Bi-Level Judaism


May 14, 2021
SIVAN 3, 5781
Candlelighting Time 7:49 PM

            The previous sefer, Vayikra, discussed in great length the laws pertaining to the sacrifices that were brought in the Mishkan. Nachmonides in his preface to Bamidbar explains that we are now going to learn about the laws that apply to the Mishkan itself. Therefore, one would expect that we should refer to this sefer as Mishkan since that is the topic at hand. However, as Netziv points out, our Sages called this sefer the Chumash of the Counting because of the two censuses that took place. It seems somewhat unusual to ignore the main body of discussion and to instead focus our attention on a matter which certainly has no direct impact upon us, or does it?

            Netziv notes that the protocol of the two countings differed in many ways.  By the first census each tribe had their own leader that facilitated the process. However, by the second one many tribes were under the leadership of one prince. Secondly, and more important, initially the tribe of Ephraim was counted before Menashe. However, later on Menashe was first. The objective of the second census was preparatory for the division of the land of Israel. Obviously, this was a natural event that would take place and allot each tribe their share in the land. The second counting was a defined event to organize the tribes to live in the Land of Israel. Their settling in the land began a new phase of their relationship with Hashem. The first census that took place in the desert, was sacrosanct. They were exposed to miraculous experiences such as the Clouds of Glory that hovered over them and the manna, bread from Heaven. This indicated that their connection with Hashem was governed in an extraordinary fashion. However, they were unable to maintain that superior level of association with Hashem and therefore they faltered.

         In Parshas V’eschanan Moshe was aghast because the nation did not want to hear the Ten Commandments directly from Hashem. Instead, they preferred that Moshe should listen to them and then convey them to the people. Rashi explains that Moshe sensed that their lack of enthusiasm was due to a deficiency in their love of Hashem. Therefore, their level of Heavenly fear, an obvious progression from their love of Hashem prevented them from wanting to hear Hashem words themselves.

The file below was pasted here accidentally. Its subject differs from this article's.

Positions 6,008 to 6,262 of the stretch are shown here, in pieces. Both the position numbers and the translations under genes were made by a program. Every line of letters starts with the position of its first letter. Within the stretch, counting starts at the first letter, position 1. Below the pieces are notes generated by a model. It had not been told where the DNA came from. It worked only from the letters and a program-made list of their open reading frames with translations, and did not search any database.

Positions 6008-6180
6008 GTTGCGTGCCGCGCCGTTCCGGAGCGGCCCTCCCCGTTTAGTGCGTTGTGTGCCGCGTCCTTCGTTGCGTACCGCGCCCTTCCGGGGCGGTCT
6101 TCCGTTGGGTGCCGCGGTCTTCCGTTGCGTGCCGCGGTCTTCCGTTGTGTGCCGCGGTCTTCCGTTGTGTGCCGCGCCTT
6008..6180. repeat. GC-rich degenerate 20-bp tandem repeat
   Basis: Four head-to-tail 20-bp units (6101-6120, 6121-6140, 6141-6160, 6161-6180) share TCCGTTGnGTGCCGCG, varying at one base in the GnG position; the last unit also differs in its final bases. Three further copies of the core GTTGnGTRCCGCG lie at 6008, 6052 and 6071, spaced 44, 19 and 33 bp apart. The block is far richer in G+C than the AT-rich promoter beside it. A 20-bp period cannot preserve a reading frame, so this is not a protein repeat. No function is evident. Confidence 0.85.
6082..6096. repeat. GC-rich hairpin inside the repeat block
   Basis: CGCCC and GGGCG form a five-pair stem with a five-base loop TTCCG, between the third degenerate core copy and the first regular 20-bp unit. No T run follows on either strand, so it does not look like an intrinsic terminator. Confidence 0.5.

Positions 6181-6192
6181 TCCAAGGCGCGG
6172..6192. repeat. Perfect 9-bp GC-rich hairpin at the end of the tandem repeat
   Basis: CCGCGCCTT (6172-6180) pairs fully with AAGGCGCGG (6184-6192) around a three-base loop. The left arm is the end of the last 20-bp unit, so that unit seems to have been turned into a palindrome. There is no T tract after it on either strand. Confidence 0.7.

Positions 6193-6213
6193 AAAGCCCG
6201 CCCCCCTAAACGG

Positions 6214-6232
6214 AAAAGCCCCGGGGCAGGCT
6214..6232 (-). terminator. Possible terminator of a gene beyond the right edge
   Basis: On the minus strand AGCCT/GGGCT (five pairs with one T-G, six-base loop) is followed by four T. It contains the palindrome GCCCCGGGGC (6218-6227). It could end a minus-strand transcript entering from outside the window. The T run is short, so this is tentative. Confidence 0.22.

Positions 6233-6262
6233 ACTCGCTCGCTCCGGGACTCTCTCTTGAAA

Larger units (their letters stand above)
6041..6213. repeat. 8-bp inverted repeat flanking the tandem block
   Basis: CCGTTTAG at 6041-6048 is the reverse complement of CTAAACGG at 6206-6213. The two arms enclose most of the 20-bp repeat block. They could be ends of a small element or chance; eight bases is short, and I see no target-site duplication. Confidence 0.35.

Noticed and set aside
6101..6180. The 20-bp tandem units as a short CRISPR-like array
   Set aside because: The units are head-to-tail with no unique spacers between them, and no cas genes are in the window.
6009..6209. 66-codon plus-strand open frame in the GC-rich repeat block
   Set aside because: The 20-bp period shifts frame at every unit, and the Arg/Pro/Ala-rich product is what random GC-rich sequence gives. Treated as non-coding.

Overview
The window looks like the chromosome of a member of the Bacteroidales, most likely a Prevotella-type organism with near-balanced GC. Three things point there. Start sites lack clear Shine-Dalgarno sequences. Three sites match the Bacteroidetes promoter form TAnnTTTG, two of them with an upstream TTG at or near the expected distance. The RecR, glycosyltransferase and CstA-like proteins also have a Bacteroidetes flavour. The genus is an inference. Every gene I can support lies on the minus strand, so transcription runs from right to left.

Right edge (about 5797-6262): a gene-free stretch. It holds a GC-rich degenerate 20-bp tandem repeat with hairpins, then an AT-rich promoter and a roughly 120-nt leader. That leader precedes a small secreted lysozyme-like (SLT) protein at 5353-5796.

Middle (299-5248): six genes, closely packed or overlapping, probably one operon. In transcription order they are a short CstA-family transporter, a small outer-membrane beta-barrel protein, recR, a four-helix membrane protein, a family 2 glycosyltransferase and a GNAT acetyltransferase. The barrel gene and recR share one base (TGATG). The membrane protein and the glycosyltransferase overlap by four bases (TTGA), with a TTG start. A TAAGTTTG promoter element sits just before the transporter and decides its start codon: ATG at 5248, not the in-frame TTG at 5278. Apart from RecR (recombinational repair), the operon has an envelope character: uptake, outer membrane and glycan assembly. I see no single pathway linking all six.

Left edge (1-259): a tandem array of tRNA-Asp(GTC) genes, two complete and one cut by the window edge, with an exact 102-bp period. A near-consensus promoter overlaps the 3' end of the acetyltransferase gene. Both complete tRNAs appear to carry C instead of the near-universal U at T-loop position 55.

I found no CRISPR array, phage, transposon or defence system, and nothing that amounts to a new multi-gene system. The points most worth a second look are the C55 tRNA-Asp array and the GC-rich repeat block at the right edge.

We had the prospect to reach the very heights of spirituality when we received the Torah, yet we did not seize that opportunity. We recite in Tehillim that Hashem said that we are like the angels, meaning that we could have reached a fantastic zenith at Mt. Sinai, yet we squandered it. We were not the visionaries that Hashem expected of us and therefore we did not have the prudence to sustain our intensity and closeness to Hashem. 

            Every year at this propitious time, Shavuos, the very Heavens open us allowing us to tap into that reservoir of purity. It is a challenge that we need to realize what a chance we have to elevate our status from the mundane and access an angelic existence that will totally transform our lives and enrich them well beyond our present vista. Vision and fortitude are the essential dynamics required and if we utilize tremendous inner strength we will be successful and have a wonderful Yom Tov.


When a person is committed to learn Shavuos night with tremendous intensity then he will merit that he will not tire and he will be able to focus with incredible strength and fortitude.     ~SHALO HAKADOSH